Poemland Security had sealed Fred Longworth's file. Alas, someone hit SEND when they intended to punch DELETE. And as a result, we've been able to secure a few details from his poetry  résumé. Over the years his poems have found solace and sanctuary in numerous zines including Pearl, Spillway, Stirring, Comstock Review, California Quarterly, Tule Review, Rattapallax, and Ignatian Literary Magazine.He continues to work on his three unpublished chapbooks: Wrong Words in the Wrong Order, Insensitive Poems for Barbarians, and Cheap Talk. He lives in San Diego, where he makes his living restoring vintage audio components. 

 

Advice to Self in Guise of Other

Feel your body
how it speaks to you in words
that are not words,
the way the voice of rushing water
finds the ear of the riverbank,
or a troupe of sycamore leaves
tap-dances against the silence of the woods.
At this very instant,
your thighs are chatting softly
about the contours of a chair.
Your shoulders tighten and release,
as they babble about the argument
you had this afternoon.
And your heel is becoming friends
with that bit of stone that slipped inside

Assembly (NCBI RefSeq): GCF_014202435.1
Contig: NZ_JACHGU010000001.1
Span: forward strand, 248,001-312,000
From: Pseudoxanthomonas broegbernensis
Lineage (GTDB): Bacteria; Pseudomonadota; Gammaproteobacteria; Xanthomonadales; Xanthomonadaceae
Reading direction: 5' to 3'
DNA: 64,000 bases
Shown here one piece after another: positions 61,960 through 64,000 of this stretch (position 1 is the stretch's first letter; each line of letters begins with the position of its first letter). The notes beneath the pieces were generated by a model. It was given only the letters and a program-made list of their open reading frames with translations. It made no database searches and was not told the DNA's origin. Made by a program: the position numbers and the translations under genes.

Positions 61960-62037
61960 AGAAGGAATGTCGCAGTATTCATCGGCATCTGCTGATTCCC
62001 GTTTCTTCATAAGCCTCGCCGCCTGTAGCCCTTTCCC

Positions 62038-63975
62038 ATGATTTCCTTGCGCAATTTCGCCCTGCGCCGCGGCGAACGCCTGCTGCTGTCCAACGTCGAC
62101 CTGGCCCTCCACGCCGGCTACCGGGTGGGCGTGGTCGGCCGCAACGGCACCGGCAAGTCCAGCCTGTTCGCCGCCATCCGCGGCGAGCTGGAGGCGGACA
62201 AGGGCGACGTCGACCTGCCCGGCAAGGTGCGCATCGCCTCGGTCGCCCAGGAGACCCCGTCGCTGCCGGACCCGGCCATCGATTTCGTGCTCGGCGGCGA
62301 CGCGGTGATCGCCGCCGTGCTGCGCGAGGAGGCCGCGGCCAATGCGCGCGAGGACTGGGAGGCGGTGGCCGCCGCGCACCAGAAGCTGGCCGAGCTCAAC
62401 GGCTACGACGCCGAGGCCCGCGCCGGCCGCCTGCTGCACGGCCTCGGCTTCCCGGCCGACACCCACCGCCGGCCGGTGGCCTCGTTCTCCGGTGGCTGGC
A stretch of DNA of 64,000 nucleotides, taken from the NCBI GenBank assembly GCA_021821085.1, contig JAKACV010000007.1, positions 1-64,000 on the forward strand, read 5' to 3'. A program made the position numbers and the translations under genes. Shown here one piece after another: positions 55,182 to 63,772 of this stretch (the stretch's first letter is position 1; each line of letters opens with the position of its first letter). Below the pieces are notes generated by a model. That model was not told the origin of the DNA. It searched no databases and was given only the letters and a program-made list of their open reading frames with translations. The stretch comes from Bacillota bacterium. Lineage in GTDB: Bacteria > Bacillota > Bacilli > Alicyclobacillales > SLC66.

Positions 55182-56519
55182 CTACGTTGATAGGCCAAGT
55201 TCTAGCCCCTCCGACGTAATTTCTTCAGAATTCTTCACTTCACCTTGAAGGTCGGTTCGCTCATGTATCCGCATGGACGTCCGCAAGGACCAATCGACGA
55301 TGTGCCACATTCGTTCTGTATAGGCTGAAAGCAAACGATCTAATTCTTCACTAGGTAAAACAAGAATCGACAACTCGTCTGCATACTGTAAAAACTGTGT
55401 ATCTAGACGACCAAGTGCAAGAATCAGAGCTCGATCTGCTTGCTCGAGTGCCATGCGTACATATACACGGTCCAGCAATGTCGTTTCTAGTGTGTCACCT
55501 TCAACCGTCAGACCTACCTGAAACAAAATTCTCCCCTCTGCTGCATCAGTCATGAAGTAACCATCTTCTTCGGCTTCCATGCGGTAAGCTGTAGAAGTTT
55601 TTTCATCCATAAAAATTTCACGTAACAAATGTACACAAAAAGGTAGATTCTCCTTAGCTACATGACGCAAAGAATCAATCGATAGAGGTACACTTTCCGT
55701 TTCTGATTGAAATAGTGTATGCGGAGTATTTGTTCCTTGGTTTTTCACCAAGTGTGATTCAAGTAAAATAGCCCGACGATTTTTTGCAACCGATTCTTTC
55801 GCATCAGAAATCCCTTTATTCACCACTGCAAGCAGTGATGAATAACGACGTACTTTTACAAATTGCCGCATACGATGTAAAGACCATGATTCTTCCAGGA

your shoe. Hear the voices one by one,
or draw their tongues together
like the chatter of a mountain trail.
Now, I’ll be quiet, so you can listen.

 

Cheap Talk

Today I hate my poems.
Tomorrow I will fall in love with them again.
Today I sink into anemia.
Tomorrow I'll teach a fire how to dress its flame,
or a sunset how to paint the clouds.
Everything I write oscillates
between tongue-kissing Susie on our first date
and divorce court.

Today my poems cower in the basement.
Tomorrow I will tell myself a lie, that my poems
are the flapping wings of the Butterfly Effect.
Someone will read them and say "Oh god!"
and she will tell her friends, and they their friends.
And the world will climb out of the cesspool
and stand naked in the primeval sunshine.
Even this is more cheap talk.

 

Where a Picture Has Been Removed

You know her by the tipping
of the scale, by letters sent
with thin sheets of a heart folded inside,
and by the rusty hinge that waits
beside the street, yet does not howl.
You know her by the tarnished pin
that sits inside her jewelry box.
You know her by the theater ticket
that was never stubbed. You know her
by the phone tag, and by the toothbrush
that finally is discarded in the trash.
You know her by the shadows
in the photographs, by erasures
on the calendar. By an earring lost
behind the sofa. In the end, you know her
by the outline on the wall.

 

 

 

Fred Longworth

 

 

2012 Fred Longworth


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